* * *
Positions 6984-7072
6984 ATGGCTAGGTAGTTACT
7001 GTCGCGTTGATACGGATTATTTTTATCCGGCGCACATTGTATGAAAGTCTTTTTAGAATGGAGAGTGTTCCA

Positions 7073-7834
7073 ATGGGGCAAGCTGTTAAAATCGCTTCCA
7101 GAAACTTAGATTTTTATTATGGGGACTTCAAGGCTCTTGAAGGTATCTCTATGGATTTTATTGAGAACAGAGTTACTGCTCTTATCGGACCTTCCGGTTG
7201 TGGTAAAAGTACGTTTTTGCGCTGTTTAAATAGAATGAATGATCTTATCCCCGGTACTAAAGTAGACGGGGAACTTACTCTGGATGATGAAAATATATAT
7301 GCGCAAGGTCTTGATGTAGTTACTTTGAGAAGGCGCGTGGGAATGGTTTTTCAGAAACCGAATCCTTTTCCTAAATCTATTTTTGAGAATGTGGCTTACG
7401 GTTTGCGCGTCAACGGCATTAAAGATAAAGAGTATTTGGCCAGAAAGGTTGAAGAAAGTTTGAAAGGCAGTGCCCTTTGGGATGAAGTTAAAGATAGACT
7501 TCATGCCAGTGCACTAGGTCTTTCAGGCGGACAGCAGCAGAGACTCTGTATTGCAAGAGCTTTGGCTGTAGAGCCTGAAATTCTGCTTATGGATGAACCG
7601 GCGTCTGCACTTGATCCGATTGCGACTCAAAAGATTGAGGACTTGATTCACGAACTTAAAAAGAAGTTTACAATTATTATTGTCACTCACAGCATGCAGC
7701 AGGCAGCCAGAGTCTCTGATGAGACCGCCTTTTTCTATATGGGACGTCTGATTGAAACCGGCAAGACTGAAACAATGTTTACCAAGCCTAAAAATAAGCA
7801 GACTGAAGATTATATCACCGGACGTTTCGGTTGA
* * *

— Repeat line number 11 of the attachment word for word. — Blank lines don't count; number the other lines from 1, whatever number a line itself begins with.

7601 GCGTCTGCACTTGATCCGATTGCGACTCAAAAGATTGAGGACTTGATTCACGAACTTAAAAAGAAGTTTACAATTATTATTGTCACTCACAGCATGCAGC